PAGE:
A great deal of time, energy and money have been devoted to drug and alcohol addiction. An addict is relatively easy to spot. They must have their fix, will do anything to get it and keep using despite major life problems.
A more common problem is a category below addiction. Dependence is more widespread, yet it’s not talked about nearly as much. Dependence is more difficult to identify and more challenging to treat.
It’s more subjective and more reliant on a judgement call. It’s easier to deny that a problem exists and therefore it goes undetected and untreated.
What is dependence?
There is no generally accepted definition of dependence. To me, the question is can you do without whatever you’re taking. And I mean completely without it. Can you stop completely?
What’s the longest period of time you’ve not taken a drink or a drug? If it’s days, that’s a big red flag. If it’s weeks, that’s better but a smaller red flag. If it’s months, you’re probably okay.
Another helpful question can be: How much does it interfere with your life? If you are organizing your life around a substance, that’s a big problem and you probably have a dependence.
Withdrawal symptoms are a clue.
What happens when you stop? Do you have withdrawal symptoms? Are you irritable, anxious or depressed? Do you have fatigue, loss of energy and loss of motivation? Does taking the substance relieve the symptoms and make you feel better? Do you seek the substance to feel better? If so, you’re in dangerous territory.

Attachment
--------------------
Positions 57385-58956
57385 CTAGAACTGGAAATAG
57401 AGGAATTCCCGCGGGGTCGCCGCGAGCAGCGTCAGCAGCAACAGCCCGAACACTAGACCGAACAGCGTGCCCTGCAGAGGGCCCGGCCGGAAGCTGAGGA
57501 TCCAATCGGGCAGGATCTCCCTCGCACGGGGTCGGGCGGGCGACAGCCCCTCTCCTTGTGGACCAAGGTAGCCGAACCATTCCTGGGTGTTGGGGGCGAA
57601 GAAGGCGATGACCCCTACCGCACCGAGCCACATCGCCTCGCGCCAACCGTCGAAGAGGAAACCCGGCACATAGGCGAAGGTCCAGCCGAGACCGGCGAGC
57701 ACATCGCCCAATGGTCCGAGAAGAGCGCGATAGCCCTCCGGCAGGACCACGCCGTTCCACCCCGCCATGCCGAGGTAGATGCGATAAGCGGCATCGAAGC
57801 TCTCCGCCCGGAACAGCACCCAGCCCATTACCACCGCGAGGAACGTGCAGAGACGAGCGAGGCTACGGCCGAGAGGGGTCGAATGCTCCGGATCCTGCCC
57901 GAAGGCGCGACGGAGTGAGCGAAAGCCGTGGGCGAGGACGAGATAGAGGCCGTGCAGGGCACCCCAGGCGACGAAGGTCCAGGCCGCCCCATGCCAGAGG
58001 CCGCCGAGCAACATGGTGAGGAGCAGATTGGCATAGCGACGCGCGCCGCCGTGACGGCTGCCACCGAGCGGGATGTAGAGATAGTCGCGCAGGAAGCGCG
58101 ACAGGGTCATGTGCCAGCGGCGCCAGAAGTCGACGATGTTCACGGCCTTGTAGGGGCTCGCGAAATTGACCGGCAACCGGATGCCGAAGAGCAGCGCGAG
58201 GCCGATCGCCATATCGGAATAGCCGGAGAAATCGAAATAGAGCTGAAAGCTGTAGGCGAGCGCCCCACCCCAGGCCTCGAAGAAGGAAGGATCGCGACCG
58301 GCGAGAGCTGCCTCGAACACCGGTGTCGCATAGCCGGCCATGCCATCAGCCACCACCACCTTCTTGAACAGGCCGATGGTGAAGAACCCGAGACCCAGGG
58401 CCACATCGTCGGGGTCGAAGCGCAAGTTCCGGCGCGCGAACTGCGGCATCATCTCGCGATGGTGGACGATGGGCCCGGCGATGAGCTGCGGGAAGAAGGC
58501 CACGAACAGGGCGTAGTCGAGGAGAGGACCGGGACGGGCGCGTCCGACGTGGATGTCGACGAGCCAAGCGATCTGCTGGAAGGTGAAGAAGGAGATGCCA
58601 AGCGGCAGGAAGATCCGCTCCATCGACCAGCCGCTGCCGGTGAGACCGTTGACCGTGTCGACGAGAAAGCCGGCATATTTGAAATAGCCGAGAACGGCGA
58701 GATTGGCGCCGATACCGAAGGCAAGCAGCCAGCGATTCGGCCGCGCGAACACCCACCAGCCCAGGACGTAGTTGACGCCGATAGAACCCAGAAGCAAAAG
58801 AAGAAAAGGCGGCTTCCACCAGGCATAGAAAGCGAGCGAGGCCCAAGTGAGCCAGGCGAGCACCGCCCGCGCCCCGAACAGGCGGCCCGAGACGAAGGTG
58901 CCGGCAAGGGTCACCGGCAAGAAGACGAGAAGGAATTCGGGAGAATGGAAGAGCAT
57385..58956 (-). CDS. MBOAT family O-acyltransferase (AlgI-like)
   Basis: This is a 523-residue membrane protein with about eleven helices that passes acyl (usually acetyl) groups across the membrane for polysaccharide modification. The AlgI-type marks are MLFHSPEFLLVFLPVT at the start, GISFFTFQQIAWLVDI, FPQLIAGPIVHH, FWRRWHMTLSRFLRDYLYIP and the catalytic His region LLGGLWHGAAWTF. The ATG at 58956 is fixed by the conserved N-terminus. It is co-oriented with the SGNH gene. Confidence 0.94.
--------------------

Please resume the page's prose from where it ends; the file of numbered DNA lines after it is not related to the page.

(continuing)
Beware of marijuana.
More people are taking marijuana, in all its forms, than ever before. More of my clients are doing it and doing it more frequently. Even though it’s illegal in Texas, it’s more accessible elsewhere and it’s being brought into the state. The refrain is that it’s better than other drugs or alcohol and you can’t become physically addicted. Perhaps that’s true. But the research on the effects of prolonged, frequent marijuana use is inconclusive to me. There just haven’t been enough good studies.
The danger here is that you can become psychologically dependent on marijuana. Just the thought of stopping or cutting back can produce anxiety and fear. You can become used to taking it for stress, anxiety, sleep or just for fun. Regardless of the purpose, if you are taking it every day or most days, you’re probably dependent on it.
What are the consequences?
You may not end up in rehab, but the consequences of a drug or alcohol dependency can be severe. Persistent struggles with relationships, work, sleep and mood are strong indicators that something is wrong.
A dependency can creep up on you over time and you may not even realize that it’s happening. You think that “one more won’t matter” until you stop thinking that and you just use habitually.
The key, as with many things, is moderation. Any substance used to relieve an unpleasant feeling is risky. Stay aware of your consumption and if you think you may have a dependency, please consider getting help.